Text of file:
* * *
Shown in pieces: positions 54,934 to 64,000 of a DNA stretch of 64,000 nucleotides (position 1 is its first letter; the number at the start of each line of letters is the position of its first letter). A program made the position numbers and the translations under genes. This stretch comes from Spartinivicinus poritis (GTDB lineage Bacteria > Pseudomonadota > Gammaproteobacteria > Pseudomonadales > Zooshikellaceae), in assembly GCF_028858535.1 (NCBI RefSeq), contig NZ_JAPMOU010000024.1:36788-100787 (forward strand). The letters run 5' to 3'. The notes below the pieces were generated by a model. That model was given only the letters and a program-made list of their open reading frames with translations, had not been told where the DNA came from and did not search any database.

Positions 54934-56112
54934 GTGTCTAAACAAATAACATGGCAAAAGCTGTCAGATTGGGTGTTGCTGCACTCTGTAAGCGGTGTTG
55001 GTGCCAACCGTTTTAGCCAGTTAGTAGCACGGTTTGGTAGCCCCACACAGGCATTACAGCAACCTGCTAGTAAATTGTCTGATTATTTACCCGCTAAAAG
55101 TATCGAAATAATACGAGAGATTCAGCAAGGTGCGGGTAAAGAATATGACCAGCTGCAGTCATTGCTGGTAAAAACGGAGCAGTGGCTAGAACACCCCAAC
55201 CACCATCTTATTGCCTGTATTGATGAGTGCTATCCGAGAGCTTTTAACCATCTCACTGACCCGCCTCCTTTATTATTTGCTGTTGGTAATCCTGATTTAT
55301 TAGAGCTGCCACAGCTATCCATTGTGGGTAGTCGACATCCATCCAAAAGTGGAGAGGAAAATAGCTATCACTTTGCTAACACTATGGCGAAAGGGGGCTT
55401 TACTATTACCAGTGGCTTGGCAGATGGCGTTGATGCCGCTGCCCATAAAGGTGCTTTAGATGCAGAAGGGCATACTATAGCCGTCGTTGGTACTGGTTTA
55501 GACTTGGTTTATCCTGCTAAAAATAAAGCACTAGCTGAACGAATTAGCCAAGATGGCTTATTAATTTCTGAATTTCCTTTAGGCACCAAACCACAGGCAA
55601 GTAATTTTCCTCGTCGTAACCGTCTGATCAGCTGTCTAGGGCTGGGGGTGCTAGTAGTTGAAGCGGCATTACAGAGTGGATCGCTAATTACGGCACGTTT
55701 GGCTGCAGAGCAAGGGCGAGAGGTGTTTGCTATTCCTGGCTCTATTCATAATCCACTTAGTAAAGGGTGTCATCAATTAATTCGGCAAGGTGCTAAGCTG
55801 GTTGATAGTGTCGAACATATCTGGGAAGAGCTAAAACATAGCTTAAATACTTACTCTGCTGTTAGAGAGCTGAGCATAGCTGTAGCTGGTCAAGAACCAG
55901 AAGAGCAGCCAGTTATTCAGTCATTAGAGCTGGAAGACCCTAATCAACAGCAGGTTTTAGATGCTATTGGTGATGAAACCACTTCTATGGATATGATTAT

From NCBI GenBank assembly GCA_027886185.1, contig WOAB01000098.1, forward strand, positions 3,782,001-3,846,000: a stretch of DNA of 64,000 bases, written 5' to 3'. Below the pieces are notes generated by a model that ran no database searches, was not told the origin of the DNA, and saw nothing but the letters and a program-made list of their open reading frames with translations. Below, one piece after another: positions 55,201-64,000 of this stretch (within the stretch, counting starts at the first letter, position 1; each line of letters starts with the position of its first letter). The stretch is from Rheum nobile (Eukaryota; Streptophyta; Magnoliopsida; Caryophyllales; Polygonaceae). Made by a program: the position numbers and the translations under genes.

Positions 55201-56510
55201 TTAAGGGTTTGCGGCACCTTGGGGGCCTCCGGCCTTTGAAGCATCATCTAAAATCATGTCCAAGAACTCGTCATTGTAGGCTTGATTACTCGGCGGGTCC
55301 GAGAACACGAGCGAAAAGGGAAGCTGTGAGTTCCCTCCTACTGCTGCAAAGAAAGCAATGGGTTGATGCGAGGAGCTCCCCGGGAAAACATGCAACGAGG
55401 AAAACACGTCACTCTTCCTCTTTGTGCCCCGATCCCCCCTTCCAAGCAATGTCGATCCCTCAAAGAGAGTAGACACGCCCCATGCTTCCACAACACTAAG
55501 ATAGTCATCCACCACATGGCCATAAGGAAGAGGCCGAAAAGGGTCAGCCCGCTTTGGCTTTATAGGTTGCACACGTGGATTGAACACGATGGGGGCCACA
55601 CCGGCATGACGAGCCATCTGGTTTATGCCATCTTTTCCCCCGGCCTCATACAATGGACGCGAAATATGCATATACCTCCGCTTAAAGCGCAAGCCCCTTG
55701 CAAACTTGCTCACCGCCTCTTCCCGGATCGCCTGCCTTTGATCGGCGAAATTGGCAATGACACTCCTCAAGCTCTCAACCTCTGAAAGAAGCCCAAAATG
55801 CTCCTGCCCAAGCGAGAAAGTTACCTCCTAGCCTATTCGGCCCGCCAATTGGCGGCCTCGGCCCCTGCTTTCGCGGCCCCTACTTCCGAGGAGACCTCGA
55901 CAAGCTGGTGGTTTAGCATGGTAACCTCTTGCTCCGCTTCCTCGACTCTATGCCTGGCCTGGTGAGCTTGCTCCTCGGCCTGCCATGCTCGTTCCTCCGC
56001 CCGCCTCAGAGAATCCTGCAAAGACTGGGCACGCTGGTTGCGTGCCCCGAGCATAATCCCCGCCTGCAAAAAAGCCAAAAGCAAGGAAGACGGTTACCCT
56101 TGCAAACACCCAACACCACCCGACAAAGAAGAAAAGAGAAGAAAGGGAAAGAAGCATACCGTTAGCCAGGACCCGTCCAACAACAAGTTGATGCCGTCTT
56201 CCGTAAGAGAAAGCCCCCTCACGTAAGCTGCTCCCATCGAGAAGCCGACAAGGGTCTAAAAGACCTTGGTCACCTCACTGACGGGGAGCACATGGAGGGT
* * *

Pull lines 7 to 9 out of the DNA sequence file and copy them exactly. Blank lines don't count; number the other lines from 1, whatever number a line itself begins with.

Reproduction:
55301 TAGAGCTGCCACAGCTATCCATTGTGGGTAGTCGACATCCATCCAAAAGTGGAGAGGAAAATAGCTATCACTTTGCTAACACTATGGCGAAAGGGGGCTT
55401 TACTATTACCAGTGGCTTGGCAGATGGCGTTGATGCCGCTGCCCATAAAGGTGCTTTAGATGCAGAAGGGCATACTATAGCCGTCGTTGGTACTGGTTTA
55501 GACTTGGTTTATCCTGCTAAAAATAAAGCACTAGCTGAACGAATTAGCCAAGATGGCTTATTAATTTCTGAATTTCCTTTAGGCACCAAACCACAGGCAA